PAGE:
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Tuesday, 22 October

The Future Of Proptech - A Real Benefit But With A Lack Of Clarity

Anthony Walker

Property professionals now overwhelmingly regard proptech as an opportunity rather than a threat but a clear majority are also sceptical about their own companies’ progress on adopting new technology.

Those are the headline findings of a comprehensive survey of more than 300 property professionals by Trident Building Consultancy, in association with RICS, GoReport and Teesside University.

Asked whether they saw proptech as an opportunity or a threat, 95% of respondents to the survey said that it presents an opportunity. However, asked to score their company’s progress on proptech take-up on a scale of one to ten, 23% opted for one, indicating no adoption at all. In total, 65% answered negatively, giving a score of one to five, compared to 35% who answered positively.

On the plus side, it is clear that companies are at least trying to make use of new technology. 59% of respondents said that they used some form of proptech in their jobs, compared to 41% who said they did not. In addition, a clear majority, 57%, said that their firm either had a digital strategy or was working on one, compared to 26% who said their employer didn’t and 17% who simply didn’t know.

 

Learning curve

The survey also makes clear that there remains a steep learning curve for many property professionals when it comes to proptech, with 57% saying that they didn’t have a good understanding of the technology and just 27% saying their company had invested heavily in proptech training.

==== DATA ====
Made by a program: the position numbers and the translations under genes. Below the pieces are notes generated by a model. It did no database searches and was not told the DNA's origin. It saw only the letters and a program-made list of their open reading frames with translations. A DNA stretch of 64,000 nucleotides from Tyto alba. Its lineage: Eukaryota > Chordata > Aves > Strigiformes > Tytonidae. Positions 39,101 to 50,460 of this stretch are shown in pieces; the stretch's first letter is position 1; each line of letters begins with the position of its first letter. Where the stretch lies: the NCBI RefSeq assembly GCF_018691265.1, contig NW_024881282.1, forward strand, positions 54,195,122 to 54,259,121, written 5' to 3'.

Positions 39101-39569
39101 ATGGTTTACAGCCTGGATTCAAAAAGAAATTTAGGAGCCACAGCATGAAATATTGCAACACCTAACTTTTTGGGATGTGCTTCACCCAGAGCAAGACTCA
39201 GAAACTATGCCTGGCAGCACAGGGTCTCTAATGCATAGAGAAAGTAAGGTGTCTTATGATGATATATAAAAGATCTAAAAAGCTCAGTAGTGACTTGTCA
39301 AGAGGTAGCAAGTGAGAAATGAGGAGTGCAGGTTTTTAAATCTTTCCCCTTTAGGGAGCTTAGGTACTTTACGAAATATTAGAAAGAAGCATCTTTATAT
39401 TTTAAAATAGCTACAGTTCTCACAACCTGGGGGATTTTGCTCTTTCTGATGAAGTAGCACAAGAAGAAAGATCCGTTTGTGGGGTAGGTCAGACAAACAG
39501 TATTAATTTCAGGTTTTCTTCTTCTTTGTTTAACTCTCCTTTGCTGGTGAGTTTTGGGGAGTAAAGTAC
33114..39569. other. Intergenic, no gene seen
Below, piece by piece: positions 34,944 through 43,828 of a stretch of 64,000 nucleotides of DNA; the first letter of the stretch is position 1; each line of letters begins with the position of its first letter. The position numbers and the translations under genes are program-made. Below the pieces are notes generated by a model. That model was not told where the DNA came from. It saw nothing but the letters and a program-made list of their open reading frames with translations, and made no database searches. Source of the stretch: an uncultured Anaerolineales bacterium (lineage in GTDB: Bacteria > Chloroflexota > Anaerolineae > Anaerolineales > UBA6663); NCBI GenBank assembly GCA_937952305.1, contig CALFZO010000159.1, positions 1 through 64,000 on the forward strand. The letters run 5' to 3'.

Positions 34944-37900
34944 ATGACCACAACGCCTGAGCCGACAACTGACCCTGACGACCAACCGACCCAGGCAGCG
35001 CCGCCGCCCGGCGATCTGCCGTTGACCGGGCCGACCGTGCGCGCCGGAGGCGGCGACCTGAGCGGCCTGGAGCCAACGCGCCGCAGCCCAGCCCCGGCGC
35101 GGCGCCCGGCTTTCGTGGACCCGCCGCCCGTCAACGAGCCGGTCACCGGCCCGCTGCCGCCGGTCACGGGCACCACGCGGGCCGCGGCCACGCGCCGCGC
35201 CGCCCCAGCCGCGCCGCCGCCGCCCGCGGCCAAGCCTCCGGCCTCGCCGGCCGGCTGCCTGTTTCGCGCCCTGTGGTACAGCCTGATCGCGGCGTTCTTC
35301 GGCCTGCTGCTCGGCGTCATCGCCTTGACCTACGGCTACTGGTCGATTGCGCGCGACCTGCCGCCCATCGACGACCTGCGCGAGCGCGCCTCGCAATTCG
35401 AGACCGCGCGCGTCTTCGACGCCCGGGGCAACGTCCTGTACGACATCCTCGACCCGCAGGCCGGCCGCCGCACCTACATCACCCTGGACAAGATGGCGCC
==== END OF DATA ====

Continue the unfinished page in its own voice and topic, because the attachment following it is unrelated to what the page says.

Lack of clarity

One respondent commented: “Decisions are still being made about tech investments without a clear understanding of the transformative nature of Proptech. Advances such as IoT [internet of things] and machine learning will drive early gains and shift the balance in the favour of companies willing to invest.”

In terms of the barriers to take-up, the most commonly cited concerns were a lack of knowledge and training (56%), cost (53%), doubts about return on investment (43%), lack of clarity on the benefits (43%) and the time required to implement proptech (41%).

“Cost benefit is key,” said one respondent. “We need to be sure that proptech innovations are not made just for the sake of it. I have seen too many new IT systems brought in that increase workload – the opposite of what is intended.”

On balance, however, Trident director Anthony Walker, who initiated the survey and is the chair of the RICS UK Building Surveying Professional Group Board, felt the survey painted a positive picture of the industry. He said: “It is clear that many in the industry still do not feel that they have a full understanding of proptech and the advantages and benefits it can offer businesses and their clients. However, the fact is that a majority of companies are now using the technology and most firms have a digital strategy. In terms of direction of travel, that is highly encouraging.”Walker added: “Clearly, both individuals and companies have a responsibility to ensure that they remain up to date with the latest technological advances and how they apply to our industry. However, the onus is also on proptech firms to engage and communicate more effectively.”

Picture: Anthony Walker.

Article written by Brian Shillibeer

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